This week - edible drone; an implant tapping directly into the human speech system; Meta's new protein-predicting AI; and more!
More Than A Human
Edward Chang shares his research into a neuroprosthetic that enables paralysed patients to communicate by thinking about what they want to say. The implant taps directly into the speech system promising quicker and more natural communication (Shoutout to Alexandra for sharing this article with me).
Can you build a prosthetic arm with Lego? As David Aguilar shows, yes, you can.
Machine learning could help develop new types of metals with useful properties, such as resistance to extreme temperatures and rust, according to new research. Instead of a process of trial and error, the new approach uses AI to find promising combinations of metals which then can be tested in a lab by humans.
Researchers from Google Research created an AI that can predict how a chemical will smell like based only on its structure. This opens the possibility of digitising smells and be a foundation for a new breed of AIs that can synthesise any scent.
Computers are good at math until you give them word problems to solve. AI researchers have learned the hard way that training language models to solve math problems is hard. However, a new AI from Google named Minerva has made enormous progress, reaching 50 to 80% accuracy while other AIs got 7-20%.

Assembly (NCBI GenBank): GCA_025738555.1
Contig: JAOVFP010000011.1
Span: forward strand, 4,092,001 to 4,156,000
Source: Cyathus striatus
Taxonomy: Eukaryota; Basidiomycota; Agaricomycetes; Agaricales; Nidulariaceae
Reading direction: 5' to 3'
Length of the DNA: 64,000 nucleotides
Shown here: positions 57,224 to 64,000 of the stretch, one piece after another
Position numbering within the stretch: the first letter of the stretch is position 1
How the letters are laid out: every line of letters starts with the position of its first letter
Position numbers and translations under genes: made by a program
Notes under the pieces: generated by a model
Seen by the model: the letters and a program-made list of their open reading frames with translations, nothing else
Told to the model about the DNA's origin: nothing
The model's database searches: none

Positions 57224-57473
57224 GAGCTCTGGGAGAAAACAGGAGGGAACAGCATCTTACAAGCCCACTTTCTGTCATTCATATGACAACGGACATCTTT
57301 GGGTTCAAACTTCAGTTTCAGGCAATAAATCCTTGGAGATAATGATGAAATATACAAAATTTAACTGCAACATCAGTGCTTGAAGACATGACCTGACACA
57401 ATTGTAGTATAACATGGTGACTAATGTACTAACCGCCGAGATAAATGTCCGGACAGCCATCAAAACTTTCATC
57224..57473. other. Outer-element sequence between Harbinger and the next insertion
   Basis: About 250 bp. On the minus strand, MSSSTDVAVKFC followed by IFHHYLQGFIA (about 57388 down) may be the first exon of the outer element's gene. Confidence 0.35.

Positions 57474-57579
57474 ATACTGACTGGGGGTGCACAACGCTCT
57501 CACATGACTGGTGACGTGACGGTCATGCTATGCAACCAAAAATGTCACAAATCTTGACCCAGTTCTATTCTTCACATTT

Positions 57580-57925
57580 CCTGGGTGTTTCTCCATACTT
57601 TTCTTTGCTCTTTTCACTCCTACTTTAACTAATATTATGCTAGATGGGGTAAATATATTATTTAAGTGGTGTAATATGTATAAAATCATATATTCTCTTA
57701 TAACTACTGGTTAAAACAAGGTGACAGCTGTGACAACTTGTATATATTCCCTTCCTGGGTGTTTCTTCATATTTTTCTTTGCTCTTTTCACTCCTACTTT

Not every AI application needs a full data center to crunch numbers. Sometimes you have to fit a neural network on a small device and make it as energy efficient as possible. In this video, Asianometry explains how engineers approach the problem of edge AI, from both a software perspective (like shrinking and optimizing neural nets) and from a hardware perspective.
Swiss engineers present a drone whose wings are made from rice cakes. It might sound ridiculous but the idea here is that in case of emergency, these drones can deliver life-saving supplies and then you can eat them. "The edible wing tastes like a crunchy rice crisp cookie with a little touch of raw gelatin (which worked as an edible glue to hold the rice cookies as a flat plate shape). No artificial flavor has been added yet", said the lead researcher.
There is a new kid on the protein-predicting AIs scene. It comes from Meta and it is named ESMFold. Meta's researchers admitted their AI isn’t quite as accurate as AlphaFold but it is about 60% faster for short sequences than DeepMind's AlphaFold.